Predictions from the Companion Animal Parasite Council (CAPC) indicate this will be a big year for mosquitoes. Mosquitoes transmit heartworm disease to dogs and cats. Heartworm disease is a serious, potentially fatal, preventable, disease in cats and dogs. The CAPC expects the number of dogs and cats testing positive will increase along with the increase in the mosquito population. Presently, one in 195 dogs in Fresno County tested positive according to the Council.
Adult female heartworms produce tiny baby worms called microfiliaria. The female heartworm lives in an infected dog, fox, coyote or wolf . The mosquito bites an infected animal and ingests the microfiliaria. It then bites your dog or cat, transmitting small microfiliaria. The microfiliaria grow into foot long worms that live in your dog or cat’s heart, lungs or blood vessels.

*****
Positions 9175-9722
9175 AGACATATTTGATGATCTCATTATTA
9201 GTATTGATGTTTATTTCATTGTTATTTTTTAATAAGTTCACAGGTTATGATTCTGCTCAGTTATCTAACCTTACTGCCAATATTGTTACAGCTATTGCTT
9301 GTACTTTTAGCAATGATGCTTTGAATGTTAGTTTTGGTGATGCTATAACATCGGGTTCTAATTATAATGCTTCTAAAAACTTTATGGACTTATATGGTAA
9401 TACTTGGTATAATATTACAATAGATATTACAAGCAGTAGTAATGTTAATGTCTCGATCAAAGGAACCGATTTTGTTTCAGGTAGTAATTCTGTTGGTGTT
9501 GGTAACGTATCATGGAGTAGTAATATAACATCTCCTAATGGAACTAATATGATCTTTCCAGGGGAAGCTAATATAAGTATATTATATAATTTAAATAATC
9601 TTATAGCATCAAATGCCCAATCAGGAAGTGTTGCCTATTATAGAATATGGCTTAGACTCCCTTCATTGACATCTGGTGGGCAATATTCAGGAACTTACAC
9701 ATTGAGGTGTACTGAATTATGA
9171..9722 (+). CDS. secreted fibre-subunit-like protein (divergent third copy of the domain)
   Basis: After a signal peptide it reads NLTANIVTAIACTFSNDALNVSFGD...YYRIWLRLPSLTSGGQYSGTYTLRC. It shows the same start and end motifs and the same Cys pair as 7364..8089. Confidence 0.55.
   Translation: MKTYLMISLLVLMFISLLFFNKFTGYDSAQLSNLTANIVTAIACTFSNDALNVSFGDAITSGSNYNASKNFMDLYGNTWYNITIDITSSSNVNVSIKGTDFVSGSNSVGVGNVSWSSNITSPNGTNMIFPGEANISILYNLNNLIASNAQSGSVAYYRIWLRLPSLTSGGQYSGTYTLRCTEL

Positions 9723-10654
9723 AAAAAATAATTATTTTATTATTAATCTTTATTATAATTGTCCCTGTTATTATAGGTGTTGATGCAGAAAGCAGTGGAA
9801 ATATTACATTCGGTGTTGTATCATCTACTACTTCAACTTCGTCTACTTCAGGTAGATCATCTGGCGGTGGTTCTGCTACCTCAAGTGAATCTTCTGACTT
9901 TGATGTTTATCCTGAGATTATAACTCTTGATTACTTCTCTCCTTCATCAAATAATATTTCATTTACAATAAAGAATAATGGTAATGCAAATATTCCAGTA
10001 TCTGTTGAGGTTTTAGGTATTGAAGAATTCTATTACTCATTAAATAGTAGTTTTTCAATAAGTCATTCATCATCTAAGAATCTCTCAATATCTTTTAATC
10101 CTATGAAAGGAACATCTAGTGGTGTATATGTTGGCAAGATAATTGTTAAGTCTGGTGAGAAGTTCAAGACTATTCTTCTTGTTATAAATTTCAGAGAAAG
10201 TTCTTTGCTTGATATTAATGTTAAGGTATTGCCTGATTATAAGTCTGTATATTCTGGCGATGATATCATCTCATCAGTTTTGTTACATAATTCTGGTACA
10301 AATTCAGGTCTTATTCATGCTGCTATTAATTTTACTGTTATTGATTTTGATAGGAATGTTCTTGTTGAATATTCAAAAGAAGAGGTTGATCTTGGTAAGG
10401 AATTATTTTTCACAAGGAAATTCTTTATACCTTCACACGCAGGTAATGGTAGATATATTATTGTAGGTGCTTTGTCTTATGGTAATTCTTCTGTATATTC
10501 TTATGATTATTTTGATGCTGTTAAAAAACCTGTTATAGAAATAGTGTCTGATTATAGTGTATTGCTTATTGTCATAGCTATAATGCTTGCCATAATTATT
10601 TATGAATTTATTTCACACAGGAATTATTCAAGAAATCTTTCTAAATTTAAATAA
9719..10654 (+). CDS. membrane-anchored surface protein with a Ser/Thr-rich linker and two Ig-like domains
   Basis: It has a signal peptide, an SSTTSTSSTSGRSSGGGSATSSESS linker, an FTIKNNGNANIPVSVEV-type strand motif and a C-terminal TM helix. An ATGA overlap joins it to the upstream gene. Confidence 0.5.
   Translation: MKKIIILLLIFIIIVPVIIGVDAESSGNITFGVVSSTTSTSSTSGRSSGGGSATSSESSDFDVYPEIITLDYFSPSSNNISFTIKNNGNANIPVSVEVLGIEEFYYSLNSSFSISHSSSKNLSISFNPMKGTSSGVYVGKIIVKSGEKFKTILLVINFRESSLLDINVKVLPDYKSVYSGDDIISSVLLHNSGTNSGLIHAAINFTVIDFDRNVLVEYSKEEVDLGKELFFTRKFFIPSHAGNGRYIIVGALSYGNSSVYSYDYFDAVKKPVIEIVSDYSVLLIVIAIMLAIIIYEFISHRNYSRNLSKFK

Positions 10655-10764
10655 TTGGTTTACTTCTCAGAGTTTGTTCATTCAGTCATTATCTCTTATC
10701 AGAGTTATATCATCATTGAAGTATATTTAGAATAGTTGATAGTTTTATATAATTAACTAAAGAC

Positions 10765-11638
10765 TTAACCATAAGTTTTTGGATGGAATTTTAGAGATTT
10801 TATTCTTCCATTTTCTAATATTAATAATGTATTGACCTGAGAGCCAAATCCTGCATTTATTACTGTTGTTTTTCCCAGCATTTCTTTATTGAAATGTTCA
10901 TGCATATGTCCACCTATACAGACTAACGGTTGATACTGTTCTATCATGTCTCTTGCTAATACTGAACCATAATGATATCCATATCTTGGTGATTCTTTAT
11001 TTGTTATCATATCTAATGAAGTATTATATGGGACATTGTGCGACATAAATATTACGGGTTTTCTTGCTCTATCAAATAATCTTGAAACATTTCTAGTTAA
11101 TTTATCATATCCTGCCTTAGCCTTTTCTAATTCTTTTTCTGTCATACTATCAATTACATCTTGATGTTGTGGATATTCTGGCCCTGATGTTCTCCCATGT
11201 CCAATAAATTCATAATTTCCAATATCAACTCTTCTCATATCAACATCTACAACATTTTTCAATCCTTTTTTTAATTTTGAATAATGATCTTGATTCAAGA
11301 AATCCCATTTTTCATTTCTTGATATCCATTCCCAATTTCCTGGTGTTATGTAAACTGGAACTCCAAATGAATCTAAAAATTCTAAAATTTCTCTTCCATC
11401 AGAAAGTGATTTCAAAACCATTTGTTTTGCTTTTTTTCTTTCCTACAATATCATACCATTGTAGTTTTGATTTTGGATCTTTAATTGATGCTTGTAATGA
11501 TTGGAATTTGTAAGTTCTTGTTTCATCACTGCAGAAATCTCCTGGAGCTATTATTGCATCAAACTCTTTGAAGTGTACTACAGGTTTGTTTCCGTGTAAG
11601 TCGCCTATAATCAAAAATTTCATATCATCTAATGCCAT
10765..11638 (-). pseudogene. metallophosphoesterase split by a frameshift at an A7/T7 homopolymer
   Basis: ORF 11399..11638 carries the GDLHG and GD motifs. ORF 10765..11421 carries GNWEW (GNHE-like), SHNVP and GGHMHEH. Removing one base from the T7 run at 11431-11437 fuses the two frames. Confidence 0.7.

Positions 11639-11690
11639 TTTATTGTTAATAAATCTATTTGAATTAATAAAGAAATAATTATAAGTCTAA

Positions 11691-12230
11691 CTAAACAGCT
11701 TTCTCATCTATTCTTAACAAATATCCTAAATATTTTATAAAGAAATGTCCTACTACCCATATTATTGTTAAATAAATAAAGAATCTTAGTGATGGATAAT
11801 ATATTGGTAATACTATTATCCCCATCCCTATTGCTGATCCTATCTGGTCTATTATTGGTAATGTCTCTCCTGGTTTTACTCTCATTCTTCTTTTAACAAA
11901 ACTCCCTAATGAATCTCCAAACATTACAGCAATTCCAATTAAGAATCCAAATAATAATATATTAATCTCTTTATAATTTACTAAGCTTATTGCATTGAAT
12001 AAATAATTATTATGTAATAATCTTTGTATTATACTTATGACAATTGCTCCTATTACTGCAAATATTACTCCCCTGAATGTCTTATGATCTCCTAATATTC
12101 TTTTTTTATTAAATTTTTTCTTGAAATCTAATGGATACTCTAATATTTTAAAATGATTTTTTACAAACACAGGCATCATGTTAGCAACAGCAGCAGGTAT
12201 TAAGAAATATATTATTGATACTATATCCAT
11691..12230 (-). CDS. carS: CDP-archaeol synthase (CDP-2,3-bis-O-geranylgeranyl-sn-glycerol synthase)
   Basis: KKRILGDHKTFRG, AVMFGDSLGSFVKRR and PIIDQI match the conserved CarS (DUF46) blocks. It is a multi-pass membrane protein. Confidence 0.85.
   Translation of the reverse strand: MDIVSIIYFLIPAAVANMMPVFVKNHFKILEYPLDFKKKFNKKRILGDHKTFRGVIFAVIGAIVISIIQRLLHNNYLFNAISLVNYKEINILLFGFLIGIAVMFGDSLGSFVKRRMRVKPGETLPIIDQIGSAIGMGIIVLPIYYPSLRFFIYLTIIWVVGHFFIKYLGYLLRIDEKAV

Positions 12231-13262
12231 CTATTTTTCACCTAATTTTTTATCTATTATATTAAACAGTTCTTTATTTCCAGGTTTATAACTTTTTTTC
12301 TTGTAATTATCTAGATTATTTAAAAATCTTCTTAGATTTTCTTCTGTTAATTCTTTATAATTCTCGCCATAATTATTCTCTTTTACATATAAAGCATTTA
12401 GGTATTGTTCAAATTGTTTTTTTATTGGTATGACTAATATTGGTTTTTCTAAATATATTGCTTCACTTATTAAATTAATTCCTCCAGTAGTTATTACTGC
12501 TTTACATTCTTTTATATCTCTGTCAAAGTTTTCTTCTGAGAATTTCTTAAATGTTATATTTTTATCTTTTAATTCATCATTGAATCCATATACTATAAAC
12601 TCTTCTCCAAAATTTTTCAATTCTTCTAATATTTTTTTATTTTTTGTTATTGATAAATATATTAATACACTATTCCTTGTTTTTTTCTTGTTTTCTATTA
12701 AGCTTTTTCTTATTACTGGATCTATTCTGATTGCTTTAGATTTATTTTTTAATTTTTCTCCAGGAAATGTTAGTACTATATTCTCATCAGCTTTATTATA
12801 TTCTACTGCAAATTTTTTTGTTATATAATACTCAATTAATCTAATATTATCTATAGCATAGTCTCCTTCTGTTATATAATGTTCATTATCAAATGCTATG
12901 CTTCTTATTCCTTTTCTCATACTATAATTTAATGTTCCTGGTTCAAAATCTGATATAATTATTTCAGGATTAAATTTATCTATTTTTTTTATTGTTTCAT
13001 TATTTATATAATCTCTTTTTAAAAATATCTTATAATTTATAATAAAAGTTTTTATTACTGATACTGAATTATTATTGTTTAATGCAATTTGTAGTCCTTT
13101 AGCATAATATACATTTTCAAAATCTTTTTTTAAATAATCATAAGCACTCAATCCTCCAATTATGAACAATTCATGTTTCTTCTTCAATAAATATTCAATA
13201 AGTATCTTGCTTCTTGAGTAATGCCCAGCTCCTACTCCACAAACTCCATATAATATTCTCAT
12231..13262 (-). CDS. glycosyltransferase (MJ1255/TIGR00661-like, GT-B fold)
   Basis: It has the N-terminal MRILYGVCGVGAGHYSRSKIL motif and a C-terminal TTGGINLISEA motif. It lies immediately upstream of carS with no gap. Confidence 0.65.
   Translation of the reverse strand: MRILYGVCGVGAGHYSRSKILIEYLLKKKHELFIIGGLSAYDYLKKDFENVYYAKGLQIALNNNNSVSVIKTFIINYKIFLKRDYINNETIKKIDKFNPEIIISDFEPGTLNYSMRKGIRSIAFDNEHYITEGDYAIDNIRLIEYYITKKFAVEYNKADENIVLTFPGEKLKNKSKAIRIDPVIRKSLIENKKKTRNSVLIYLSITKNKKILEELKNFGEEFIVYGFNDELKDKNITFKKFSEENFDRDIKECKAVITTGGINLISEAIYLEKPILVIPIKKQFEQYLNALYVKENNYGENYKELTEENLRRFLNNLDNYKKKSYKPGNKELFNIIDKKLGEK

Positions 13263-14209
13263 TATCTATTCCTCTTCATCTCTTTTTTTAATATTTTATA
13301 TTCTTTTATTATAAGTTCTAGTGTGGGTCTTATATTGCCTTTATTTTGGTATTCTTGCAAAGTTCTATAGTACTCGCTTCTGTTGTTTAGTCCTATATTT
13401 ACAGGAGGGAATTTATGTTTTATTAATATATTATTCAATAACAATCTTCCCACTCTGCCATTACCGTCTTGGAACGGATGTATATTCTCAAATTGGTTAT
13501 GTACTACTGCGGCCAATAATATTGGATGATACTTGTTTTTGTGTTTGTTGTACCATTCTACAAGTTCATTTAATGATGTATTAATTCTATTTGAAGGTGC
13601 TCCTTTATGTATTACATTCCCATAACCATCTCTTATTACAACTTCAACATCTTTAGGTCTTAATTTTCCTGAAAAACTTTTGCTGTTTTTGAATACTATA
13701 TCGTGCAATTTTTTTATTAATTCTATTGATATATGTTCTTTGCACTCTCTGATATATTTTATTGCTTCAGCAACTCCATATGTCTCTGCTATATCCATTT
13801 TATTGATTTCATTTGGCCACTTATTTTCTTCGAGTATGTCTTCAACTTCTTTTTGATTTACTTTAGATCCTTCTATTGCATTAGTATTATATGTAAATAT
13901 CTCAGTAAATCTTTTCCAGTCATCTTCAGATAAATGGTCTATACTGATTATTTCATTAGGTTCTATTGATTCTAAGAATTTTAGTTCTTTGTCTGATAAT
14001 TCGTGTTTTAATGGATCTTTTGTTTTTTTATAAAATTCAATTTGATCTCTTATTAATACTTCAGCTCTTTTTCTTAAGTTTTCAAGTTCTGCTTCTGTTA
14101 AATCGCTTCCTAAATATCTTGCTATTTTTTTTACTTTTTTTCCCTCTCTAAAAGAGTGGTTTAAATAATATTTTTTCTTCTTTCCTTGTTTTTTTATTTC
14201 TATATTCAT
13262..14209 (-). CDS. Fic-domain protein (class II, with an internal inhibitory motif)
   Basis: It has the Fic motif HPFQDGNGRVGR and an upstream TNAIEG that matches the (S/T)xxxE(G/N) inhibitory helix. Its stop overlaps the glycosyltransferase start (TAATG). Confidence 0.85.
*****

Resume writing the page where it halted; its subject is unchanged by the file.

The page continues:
Dogs with heartworm can show mild persistent cough, exercise intolerance, fatigue or weight loss. Heartworm disease can lead to cardiac failure if not treated. Cats on the other hand may show subtle signs which include coughing, vomiting, decreased appetite or weight loss. Occasionally severe signs of fainting, seizures, difficulty walking or sudden death occur in cats.
Heartworm has been endemic in the foothill for the last 15 years and is getting closer to metropolitan Fresno. Protect your pet by testing for heartworm then start your pet on monthly prevention program. Numerous prevention programs are available to fit the client’s and patient’s needs.
Prevention is less costly than treating your pet once they have heartworm disease. Treatment in dogs will include restricting exercise, stabilizing your dog and hospitalization. Unfortunately there is no approved drug therapy for cats with the infection. The goal is to stabilize your cat then determine a long-term management plan.
We can help protect your pet. Call Bullard Marks Veterinary Medical Center at 432-0887 to schedule an appointment.